December 05, 2018 | Posted in:

Should you Hold your Charitable Contributions and Medical Bills until January 1st?

Tax reform means you have to rethink and retool your tax return. One possibly tax savings opportunity could be holding your 2018 charitable contributions and medical bills until 2019.

The passage last year of the Tax Cuts and Jobs Act has led to uncharted territory for many tax planning issues. Among those issues is charitable donations. Many charities feared that the lack of tax benefits many Americans would see from such donations would lead to a decrease in funds for the charities themselves. This is because the doubling of the standard deduction will lead many taxpayers to use the standard deduction instead of itemizing their deductions like in years past. If the taxpayer doesn’t itemize, they receive no benefit from their charitable giving.

Bundling as a Tax Planning Strategy

While this will undoubtedly lead some taxpayers to skip their annual donations, the ones who continue to give can maximize their chances of receiving a benefit by using the strategy of bundling their donations into a single year. By making their annual donation for 2018 in the first week of 2019 and then making their donation for 2019 in the last week of 2019 they will essentially be bundling two years’ worth of donations into a single tax year and therefore maximize the chances of receiving a tax benefit.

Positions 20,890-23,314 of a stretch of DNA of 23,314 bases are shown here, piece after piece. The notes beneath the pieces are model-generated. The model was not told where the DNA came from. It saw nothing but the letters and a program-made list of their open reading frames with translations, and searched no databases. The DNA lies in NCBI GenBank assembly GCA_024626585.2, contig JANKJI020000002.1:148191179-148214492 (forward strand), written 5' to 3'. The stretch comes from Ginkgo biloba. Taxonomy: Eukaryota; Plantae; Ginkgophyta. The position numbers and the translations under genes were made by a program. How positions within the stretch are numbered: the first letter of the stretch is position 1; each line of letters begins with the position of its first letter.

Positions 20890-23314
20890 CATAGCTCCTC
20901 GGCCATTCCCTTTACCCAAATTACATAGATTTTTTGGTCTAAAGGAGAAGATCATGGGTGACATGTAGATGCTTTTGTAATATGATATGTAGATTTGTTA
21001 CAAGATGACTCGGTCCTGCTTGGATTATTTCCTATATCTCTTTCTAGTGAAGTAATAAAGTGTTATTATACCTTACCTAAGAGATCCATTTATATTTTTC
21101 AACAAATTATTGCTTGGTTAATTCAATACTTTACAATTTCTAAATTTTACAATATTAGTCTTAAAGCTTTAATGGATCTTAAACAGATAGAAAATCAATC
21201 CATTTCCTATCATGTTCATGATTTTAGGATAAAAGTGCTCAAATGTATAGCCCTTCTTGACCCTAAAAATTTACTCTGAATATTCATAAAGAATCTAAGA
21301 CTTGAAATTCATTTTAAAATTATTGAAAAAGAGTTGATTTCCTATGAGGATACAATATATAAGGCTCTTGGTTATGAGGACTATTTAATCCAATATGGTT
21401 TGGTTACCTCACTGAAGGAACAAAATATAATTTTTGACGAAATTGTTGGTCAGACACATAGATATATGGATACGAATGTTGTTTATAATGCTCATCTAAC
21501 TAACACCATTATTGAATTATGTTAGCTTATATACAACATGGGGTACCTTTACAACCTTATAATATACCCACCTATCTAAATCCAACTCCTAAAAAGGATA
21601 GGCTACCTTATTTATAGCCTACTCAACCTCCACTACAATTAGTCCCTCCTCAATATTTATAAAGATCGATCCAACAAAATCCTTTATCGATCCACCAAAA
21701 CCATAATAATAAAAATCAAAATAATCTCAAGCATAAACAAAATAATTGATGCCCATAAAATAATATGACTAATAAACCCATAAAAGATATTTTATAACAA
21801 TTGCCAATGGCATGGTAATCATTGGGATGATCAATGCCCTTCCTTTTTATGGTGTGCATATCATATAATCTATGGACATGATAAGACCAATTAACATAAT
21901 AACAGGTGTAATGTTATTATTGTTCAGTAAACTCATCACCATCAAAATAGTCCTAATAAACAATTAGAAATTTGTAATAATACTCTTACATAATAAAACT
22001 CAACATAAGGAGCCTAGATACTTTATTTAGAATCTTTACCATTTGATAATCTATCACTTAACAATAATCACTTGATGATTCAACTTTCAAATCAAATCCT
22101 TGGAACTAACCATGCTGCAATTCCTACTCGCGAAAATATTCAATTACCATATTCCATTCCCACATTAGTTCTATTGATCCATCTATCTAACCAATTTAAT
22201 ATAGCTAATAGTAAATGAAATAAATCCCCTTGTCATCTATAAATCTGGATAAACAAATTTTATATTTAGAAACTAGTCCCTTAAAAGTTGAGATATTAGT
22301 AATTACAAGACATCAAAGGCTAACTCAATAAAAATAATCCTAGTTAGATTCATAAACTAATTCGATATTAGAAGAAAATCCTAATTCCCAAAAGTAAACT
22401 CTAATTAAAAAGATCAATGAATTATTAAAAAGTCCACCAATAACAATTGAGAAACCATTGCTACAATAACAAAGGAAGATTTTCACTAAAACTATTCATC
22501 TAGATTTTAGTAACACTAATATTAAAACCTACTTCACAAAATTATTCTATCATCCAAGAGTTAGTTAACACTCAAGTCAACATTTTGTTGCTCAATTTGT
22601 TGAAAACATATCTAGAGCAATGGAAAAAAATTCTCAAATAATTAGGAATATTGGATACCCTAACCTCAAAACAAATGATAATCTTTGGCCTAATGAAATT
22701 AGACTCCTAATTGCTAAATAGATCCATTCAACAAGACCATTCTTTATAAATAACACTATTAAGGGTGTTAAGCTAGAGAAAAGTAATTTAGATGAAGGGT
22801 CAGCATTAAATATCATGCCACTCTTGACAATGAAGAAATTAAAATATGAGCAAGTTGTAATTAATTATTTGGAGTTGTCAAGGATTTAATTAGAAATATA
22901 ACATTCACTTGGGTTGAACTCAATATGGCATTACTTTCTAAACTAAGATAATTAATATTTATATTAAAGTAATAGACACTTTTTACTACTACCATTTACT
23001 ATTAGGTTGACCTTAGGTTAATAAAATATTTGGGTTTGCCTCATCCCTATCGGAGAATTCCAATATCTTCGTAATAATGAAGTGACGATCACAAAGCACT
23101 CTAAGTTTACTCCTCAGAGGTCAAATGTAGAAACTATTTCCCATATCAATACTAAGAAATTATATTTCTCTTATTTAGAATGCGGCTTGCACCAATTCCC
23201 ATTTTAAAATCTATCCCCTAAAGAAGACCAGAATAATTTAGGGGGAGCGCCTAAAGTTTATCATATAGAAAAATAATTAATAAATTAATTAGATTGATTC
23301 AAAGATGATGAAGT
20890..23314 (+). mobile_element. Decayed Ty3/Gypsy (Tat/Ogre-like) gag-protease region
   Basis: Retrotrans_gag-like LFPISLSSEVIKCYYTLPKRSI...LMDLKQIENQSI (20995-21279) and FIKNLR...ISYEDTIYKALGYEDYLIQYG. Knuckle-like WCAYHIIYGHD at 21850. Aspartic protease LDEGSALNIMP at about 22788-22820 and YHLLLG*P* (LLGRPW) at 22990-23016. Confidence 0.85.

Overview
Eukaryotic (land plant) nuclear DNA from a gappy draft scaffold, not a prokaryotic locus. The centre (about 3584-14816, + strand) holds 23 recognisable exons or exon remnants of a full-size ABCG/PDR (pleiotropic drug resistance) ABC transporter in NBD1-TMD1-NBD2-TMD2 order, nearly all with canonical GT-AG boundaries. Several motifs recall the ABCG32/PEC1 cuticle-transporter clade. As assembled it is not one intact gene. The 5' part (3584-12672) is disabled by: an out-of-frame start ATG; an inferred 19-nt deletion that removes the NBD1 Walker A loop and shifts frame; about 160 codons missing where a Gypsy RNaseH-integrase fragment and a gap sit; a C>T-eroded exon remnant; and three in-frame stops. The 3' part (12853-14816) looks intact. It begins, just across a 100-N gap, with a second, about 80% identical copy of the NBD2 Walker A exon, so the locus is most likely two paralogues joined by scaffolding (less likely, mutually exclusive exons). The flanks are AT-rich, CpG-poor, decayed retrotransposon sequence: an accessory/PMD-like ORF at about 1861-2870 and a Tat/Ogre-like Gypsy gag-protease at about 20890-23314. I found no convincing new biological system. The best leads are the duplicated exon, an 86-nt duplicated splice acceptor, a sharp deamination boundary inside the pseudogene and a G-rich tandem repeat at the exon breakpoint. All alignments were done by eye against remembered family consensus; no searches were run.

This same strategy can be utilized for other itemized deductions that have not been phased out in the new tax law, such as medical expenses. If the taxpayer is looking at significant medical bills as the year ends, they could see a tax savings in 2019 by paying those bills early in the new year and then paying the subsequent bills by 2019 year end. A Taxpayer may also be able to time certain elective procedures so that they occur in a more tax advantageous way. By bundling these costs into a single year, they can significantly raise the chances of exceeding the 7.5% of Adjusted Gross Income threshold over which medical costs can be deducted.

As a hedge at the end of next year, the taxpayer can also have their tax professional run an estimated return. If there will be no benefit based on the estimate, the taxpayer can then make their next charitable donation or pay their medical bills in the following year and continue to use this tactic every year until it pays off. Of course, other itemized deductions like real estate taxes and mortgage interest need to be considered when making a timing decision.

Consult with Your Tax Advisor

While this strategy does not guarantee that the taxpayer will save money on their tax bill, not using the strategies outlined above will significantly reduce the odds of tax savings. The new standard deduction of $12,000 for single filers and $24,000 for joint filers is a high bar for most taxpayers to exceed. According to the people who wrote the Tax Cuts and Jobs Act, this is by design to simplify most Americans’ tax returns. However, there is no downside to using this strategy for the taxpayer and only upside if you do exceed the threshold so it doesn’t hurt to try it out.

For more information or help with year-end tax planning, call one of our professionals at Alloy Silverstein.


Author: Matthew McCarthy


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